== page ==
ESSAY BY MONJA SIMON & TONI WAGNER. DISCUSSED IN DEN BOSCH, OCT 7, 2023.
This essay is a result of two voices, sharing a similar background whilst being situated in two different places, wondering what happens if emerging thoughts are connected at different times, paces and words. The writing process of this essay opened up space to make each other understand, but also leaving room for reflection and answers. An open document and planned sessions on co-writing, co-editing and reacting to each other’s written words, nourished this essay and the idea, that the author and the created dialogue around design, is a multilogue.
Writing this essay and finding the right tone of voice was a struggle. Should it be formal/informal? Who are we actually addressing with these words? Who will understand these words? Who is going to be impacted by these words?
Both of us were raised and socialised in a rural area in the South of Germany on a farm. Both of us were the first ones to class-jump this background by pursuing an academic career. Both of us navigated a design education that did not value the backgrounds we emerged from, nor did we see the value of the practices we embodied on the farm. Design on the land is considered a luxury good that other people can afford. Not a practice that sustains and improves. We grew up with design as a maintenance and preserving practice. A practice of care, of plan-making, of executing, of keeping alive.
Thinking about design now, as a term, a practice, a mindset, we think about how the first design definition that was presented to us in academia, was unable to question unequal eco-social structures, how our backgrounds influence our being, nor the responsibility we as designers would have. The educational system shapes a first understanding of how a designer is embedded within the reality of the world, they start to become an active participant. It presents a practical, solution-based, capitalist-informed approach, seeing itself as the dominant norm. Linked closely to people that frame the dominant thought it leads to a euro-centric, male gazed, gendered design education that often provides a narrow and exclusive vision of what design is and who takes an active part in it.
Questioning the universal that design is presenting opens up a desire for radical, critical approaches, questioning our way of operating and sense-making. The practice of design should no longer be understood as an act of executing plans, ideas, and routines but rather by the linked interactions within thought, action, the body, and the world. Embracing that design is a dignified practice whose actions aim to change existing situations into preferred ones, highlights the importance of questioning our own situatedness and thereby our privilege in being a designer, fostering the question of who has the power to design a world where we all are designers, because we all are designed.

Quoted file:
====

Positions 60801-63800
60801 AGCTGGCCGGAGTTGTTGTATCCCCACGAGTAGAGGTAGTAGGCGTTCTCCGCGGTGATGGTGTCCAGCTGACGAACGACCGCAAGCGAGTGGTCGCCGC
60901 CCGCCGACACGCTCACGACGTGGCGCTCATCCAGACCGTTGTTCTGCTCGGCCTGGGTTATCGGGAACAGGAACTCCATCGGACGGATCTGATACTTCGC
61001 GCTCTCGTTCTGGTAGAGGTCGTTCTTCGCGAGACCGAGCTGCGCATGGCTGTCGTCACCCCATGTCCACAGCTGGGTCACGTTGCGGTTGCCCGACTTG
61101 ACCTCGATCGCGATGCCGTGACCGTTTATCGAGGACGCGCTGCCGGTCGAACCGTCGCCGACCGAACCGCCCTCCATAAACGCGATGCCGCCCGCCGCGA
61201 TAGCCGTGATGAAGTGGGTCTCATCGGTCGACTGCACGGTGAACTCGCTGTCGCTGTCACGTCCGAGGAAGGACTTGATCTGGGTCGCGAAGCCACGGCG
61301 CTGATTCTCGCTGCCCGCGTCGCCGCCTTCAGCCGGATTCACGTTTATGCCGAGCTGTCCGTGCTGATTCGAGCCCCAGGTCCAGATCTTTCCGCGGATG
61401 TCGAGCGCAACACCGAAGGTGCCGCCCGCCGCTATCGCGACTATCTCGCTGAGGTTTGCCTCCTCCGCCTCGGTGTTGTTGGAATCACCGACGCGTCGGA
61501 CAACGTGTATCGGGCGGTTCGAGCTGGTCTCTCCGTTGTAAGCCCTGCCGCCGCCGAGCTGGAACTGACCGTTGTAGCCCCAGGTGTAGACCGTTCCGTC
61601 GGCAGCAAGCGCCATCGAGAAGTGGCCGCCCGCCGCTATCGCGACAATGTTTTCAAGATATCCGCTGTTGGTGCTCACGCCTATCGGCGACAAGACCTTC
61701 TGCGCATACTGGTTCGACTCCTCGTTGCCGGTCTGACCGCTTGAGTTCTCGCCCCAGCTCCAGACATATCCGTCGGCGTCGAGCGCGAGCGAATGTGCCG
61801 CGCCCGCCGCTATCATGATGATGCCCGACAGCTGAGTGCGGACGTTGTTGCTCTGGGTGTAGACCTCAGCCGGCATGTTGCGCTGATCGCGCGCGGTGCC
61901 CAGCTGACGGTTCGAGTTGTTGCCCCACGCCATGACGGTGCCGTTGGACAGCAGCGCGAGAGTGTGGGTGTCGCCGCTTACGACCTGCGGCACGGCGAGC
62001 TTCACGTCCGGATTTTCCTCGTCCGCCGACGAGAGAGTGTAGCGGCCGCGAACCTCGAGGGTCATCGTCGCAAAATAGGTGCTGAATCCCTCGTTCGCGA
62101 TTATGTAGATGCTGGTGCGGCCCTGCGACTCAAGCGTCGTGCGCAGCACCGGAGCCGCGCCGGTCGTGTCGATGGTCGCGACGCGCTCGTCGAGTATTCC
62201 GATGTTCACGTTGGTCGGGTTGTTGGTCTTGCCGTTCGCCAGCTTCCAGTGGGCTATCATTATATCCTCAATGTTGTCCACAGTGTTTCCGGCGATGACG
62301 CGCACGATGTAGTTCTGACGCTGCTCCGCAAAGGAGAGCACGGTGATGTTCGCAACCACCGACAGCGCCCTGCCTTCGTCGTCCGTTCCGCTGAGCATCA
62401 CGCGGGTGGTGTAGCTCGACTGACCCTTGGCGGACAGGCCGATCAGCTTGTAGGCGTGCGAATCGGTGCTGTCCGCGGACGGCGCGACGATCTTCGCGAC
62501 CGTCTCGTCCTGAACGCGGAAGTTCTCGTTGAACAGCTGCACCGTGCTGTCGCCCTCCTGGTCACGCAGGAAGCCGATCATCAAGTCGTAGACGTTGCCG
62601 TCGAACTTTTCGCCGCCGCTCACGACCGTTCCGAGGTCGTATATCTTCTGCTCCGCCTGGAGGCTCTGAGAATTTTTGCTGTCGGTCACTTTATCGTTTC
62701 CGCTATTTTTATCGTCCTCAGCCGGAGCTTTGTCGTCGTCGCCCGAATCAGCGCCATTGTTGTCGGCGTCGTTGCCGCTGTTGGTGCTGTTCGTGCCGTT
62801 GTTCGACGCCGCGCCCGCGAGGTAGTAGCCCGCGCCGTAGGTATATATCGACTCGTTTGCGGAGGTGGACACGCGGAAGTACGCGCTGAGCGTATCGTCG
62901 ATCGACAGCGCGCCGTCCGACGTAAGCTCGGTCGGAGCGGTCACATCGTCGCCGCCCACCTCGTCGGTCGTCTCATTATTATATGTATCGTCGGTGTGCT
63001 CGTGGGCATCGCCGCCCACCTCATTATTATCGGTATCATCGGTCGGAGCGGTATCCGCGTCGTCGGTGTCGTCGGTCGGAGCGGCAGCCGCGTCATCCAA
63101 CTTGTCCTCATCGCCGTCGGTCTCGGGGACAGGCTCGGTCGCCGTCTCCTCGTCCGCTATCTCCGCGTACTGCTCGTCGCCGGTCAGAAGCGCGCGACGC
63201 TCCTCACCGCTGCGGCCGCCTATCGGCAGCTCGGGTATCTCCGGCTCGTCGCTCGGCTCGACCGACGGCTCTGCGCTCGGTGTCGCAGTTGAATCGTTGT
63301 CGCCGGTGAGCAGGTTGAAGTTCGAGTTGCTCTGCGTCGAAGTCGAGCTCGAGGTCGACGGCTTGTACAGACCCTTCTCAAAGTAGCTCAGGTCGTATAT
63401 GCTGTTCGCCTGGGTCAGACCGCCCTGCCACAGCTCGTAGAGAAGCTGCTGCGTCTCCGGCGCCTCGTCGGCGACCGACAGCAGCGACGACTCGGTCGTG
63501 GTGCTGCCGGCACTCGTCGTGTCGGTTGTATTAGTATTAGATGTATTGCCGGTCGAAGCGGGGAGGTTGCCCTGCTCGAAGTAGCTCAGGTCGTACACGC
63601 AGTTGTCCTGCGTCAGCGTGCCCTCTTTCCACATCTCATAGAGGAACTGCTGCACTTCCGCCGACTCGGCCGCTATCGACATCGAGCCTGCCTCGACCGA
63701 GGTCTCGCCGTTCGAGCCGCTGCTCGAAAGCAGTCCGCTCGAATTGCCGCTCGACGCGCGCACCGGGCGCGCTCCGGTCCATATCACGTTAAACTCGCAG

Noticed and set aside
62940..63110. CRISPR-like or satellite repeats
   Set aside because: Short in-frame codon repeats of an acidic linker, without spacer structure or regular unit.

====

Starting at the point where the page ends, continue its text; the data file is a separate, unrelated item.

Part one: Experiencing Design as Struggle
M: Design is responsible for shaping our environment. Design shapes not only the things we use every day but also the way we use and maintain them, the way we talk about them and the emotional value we place on them. Therefore all of this can and must be designed responsibly. Design has been operating for centuries. Whenever people adapt to new living conditions, they deal with things, but mostly intuitively and subconsciously. For instance, when my family on the farm is creating new systems or building new structures, they adapt to the circumstances and conditions of the ecosystem around them. In these ways, design can be an agent of change.
This sparks various questions like Who operates in the field of the design profession? Who can be called a designer? Nina Paim and Claudia Mareis claim in Design Struggles: Intersecting Histories, Pedagogies and Perspectives, that “design cannot change anything before it changes itself.”Acknowledging that “historically, western design as a professional academic field has been a narrow and exclusive domain that often imagines itself as universal.” Often a small number of mostly white, male cis-gender designers in the Global North project a vision of the world, where their design is good and the solution to the world’s problems.
However one can see designers as bridge builders between different systems of knowledge, facilitators between disciplines and creators of processes.